Do You Need Council Approval Before Renovations?
Renovating or extending your home is not as easy as picking up a sledgehammer and getting stuck in. There are several hoops you’ll have to jump through before you can even bang in that first nail.
Who needs approval
Because it’s your home that’s being renovated, whether you are doing it yourself or having a builder do it for you, you are responsible for getting any permits that are required.
If you are using a builder, he can take care of this on your behalf, as long as the contract you both sign clearly specifies whose responsibility it is.
What needs approval
If you are planning to change the shape or structure of your home, you are going to need approval first. This includes adding rooms, moving or removing internal walls and adding windows or doors.
Carports and outdoor shade solutions such as patio roofs and pergolas may also require approval if they are attached to the existing structure. Garden sheds, fencing, outdoor awnings and other minor additions don’t generally require approval, but if in doubt, find out from your local council first.
Approval is required in line with the Building Code of Australia for such things as:
- Structural soundness
- Health and safety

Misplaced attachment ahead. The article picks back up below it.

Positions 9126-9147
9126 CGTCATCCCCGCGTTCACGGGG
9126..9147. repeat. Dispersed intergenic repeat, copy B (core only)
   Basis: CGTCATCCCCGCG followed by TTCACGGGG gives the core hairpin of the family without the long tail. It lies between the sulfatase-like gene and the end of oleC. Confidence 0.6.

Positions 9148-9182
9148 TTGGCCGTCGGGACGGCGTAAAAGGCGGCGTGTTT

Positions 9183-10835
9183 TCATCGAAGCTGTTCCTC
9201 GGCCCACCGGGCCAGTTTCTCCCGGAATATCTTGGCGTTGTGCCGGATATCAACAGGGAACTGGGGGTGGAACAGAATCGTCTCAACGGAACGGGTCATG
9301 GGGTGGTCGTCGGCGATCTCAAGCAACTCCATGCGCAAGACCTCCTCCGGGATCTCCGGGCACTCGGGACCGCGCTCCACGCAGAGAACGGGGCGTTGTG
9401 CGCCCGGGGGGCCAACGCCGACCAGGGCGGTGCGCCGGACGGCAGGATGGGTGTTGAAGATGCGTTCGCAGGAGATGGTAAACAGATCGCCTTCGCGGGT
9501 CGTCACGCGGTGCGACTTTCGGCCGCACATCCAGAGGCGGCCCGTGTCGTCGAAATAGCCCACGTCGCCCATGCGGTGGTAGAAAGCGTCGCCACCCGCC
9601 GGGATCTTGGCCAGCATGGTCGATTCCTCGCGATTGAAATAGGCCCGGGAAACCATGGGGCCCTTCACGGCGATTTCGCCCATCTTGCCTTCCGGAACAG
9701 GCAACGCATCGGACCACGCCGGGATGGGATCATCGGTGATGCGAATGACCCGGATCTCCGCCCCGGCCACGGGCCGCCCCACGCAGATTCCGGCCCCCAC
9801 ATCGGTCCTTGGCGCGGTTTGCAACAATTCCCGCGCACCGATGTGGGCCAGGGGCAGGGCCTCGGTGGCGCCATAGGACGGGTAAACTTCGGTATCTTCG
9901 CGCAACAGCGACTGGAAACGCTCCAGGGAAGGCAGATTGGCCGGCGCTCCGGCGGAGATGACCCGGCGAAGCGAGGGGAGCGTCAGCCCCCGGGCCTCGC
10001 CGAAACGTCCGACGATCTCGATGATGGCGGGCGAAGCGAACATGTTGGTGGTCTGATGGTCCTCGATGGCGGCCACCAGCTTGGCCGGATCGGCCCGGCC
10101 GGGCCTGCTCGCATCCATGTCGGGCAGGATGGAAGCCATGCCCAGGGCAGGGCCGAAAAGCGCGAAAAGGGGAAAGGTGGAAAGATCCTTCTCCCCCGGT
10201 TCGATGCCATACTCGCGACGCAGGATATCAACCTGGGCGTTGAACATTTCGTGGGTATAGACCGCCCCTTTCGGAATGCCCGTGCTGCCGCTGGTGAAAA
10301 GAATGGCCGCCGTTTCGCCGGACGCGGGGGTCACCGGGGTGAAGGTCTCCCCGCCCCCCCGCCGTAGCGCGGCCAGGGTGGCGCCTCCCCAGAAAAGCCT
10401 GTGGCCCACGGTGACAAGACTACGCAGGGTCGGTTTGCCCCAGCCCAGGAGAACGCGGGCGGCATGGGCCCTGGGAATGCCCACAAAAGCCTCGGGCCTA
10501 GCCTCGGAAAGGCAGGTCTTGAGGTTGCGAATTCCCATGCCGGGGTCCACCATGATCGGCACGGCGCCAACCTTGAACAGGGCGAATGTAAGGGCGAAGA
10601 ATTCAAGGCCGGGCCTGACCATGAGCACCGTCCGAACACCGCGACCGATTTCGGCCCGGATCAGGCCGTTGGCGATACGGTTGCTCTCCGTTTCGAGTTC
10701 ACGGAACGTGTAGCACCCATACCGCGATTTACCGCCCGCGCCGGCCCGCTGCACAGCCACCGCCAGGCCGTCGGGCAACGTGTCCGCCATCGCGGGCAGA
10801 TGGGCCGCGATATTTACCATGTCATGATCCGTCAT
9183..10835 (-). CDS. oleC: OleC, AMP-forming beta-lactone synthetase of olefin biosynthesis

- Local planning regulations
- Environmental requirements
- Heritage requirements
- Electrical and plumbing work
- Cutting down trees.
Regulations vary from state to state and council to council, but as a general rule, if you are planning a major extension or renovation of an existing structure, you will have to draw up detailed plans, which will need to be approved by a local authority or building certifier. A site survey may also be required.
Where to get approval
Your first port of call should be your local council. Check their website or pop in for a chat. They don’t bite and they’re generally more than willing to help you get it right first time. Before you go to all the trouble of submitting an application, talk to a council planner first.
As well as the normal permits, there are other approvals that may be required. If your home is heritage listed for example, you may require approval before you can renovate or add to it. You will also need to talk to your home insurance company to make sure you have adequate coverage both during and after the renovation.
Once you have approval
Once you have all the necessary paperwork and the project gets underway, you will receive inspection visits from the relevant authority to make sure the work being done complies with the plans and specifications. Any electrical or plumbing work will also need to be inspected to ensure it conforms to Australian standards.
If you don’t get approval
The consequences for undertaking renovations without a permit don’t bear thinking about.
In the best-case scenario, the council will issue a ‘Stop Work’ notice until you obtain a permit. In the worst case, they will issue you with an on-the-spot fine, take you to court, make you have the work redone, or even make you remove it from the property altogether.